Second year means everything

CLEMSON – Even with C.J. Spiller, Jacoby Ford and Michael Palmer, there was genuine concern over the lack of production by Clemson's offense during preseason scrimmages in 2009.

The quarterback situation was also unsettled. Redshirt freshman Kyle Parker was the favorite, but he had zero experience. The offensive line had questions along its right side and possessed little depth. Many believed Ford couldn't handle the load as the top wide receiver target, especially with so many young receivers around him.

Statistically, Clemson's offense struggled in the second intra-squad stadium scrimmage of 2009.

Parker, Willy Korn, Tajh Boyd and Mike Wade combined to complete 17-of-29 passes for 181 yards. Rendrick Taylor was the top rusher with eight carries for 33 yards and a touchdown. Jamie Harper had eight for 29. Roderick McDowell rushed four times for 15 yards and a touchdown.

The numbers improved drastically from the second scrimmage in 2009
to the second scrimmage in 2010

"It's the second year in every area. Not only with our players but in the program, in general," said Billy Napier, who's entered his second season as offensive coordinator. "There's a comfort level with what we're doing, how we're doing, why we do it that way, how we're organized as a staff, how we meet, what the expectations are."

It showed on Saturday.

Parker completed 10-of-14 passes for 170 yards and three touchdowns. He led the first-team offense to four touchdowns overall. Boyd hit on 9-of-17 for 63 yards and two scores. Wade was 2-for-3 for 85 yards and a touchdown.

McDowell led all rushers with 127 yards on 12 carries, including scoring runs of 12 and 53 yards. Demont Buice chalked up 10 carries for 36 yards and Andre Ellington had five for 24 yards. Harper carried eight times for 24 yard and scored on a one-yard touchdown run.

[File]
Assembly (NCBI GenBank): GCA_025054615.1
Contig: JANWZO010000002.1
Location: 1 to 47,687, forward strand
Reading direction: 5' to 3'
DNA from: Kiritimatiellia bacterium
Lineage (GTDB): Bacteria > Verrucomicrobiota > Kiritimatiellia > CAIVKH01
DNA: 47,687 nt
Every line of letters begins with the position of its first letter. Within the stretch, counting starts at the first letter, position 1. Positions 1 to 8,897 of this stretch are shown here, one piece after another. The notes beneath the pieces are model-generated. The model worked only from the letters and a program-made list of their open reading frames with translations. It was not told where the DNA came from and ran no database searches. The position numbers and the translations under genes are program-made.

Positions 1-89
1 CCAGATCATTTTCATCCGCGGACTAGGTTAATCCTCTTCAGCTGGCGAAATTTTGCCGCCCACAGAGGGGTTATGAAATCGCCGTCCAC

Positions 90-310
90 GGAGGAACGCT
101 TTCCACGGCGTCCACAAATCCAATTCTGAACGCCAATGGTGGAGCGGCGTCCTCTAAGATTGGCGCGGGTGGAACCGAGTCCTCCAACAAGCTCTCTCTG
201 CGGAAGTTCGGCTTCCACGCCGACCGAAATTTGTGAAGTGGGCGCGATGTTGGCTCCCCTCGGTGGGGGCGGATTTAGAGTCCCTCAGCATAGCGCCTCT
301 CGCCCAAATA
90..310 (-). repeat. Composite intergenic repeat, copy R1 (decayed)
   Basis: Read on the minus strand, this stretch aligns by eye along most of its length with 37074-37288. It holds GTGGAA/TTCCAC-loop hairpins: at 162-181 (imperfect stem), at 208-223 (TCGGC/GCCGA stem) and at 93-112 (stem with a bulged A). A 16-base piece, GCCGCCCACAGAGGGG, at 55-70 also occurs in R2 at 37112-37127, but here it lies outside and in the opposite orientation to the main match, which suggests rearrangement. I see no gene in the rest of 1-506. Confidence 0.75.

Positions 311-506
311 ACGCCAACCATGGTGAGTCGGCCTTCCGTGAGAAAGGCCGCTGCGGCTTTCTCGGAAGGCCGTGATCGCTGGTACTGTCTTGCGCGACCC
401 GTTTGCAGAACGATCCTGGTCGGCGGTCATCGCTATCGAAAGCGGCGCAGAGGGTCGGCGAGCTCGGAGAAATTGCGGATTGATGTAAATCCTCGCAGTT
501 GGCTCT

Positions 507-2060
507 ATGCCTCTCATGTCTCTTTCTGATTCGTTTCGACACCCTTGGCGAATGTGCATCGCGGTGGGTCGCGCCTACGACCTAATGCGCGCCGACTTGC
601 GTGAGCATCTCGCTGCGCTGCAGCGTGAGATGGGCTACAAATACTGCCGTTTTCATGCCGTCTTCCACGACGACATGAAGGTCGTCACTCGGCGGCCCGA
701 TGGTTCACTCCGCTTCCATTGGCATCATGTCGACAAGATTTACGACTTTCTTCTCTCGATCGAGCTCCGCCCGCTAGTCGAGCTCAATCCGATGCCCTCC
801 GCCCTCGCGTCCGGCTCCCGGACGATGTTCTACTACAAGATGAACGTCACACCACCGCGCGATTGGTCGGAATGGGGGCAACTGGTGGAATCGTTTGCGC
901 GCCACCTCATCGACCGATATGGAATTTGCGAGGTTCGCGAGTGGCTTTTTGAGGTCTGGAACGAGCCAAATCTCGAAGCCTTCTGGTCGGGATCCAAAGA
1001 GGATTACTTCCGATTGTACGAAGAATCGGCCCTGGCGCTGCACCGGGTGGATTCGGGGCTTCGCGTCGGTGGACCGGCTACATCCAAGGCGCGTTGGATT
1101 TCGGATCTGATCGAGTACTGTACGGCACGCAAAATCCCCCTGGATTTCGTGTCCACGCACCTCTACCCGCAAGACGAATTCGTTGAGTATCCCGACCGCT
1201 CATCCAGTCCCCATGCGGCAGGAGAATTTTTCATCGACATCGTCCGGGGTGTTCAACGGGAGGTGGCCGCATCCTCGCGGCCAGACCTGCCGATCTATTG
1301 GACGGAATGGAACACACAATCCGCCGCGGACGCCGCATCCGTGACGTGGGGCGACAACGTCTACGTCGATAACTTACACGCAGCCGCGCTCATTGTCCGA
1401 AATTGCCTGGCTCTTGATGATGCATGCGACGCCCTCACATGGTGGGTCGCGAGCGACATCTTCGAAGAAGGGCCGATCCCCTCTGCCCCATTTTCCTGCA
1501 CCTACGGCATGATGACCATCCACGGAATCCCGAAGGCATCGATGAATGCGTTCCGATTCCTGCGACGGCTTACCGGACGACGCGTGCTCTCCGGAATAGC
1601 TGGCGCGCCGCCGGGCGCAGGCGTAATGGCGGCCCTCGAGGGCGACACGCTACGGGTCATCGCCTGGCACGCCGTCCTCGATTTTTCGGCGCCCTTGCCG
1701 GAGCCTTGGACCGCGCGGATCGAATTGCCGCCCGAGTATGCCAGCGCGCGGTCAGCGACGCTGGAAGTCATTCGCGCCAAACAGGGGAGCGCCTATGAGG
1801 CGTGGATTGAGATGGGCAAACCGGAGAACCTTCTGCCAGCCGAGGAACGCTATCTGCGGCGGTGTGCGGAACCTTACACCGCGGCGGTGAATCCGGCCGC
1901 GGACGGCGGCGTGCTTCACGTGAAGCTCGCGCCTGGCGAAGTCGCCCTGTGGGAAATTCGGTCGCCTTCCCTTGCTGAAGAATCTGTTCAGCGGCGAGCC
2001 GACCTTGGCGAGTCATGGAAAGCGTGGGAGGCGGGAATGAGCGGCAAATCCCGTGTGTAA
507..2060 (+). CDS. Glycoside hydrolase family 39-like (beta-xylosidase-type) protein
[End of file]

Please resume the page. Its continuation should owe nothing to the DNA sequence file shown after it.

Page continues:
"This is my second year. I feel like any person and any player is going to be better at the job if you're taking the right approach in the second go-round. I think it's got a lot to do with that," Napier said. "I think our kids have a really good attitude. There's a humble work ethic."

Monday morning took a turn, though. Napier said the session was a little too "casual" and "lackadaisical". He wants to see better consistency in focus.

"I think it's human nature for you to think you've got it figured out when you've had a good scrimmage," Napier said. "Today, this morning, we weren't very good, in terms of our execution and focus on the things we put in this morning."

But as the end of camp comes to a close, there's little doubt that offense is clicking better now than it was this time a year ago.

"I think we know who we are on offense now, in terms of the concept that we're running," Napier said.

Parker now has 14 starts and 20 touchdown passes under his belt combined with six players with starting experience return to the offensive line, including four from the ACC Championship game.

Plus, the duo of Harper and Ellington could be joined by McDowell, who's emerged as the third running back. Tight end Dwayne Allen is the top threat at receiver. He and some six or seven other wide receivers have been charged with picking up the slack in the passing game.

Another year has allowed for Napier and the rest of the staff to educate those returning players on the same set of "core objectives and concepts."

"Our message has got to be the same," he said. "We showed last year, when we do execute and do these things, we can be effective. I think they believe in the way we're doing and what we're doing.

"Now it's just a matter of playing consistently each week, taking care of the football and making good decisions at quarterback. Hopefully we can be physically and be a tougher, smarter team this year." Top Stories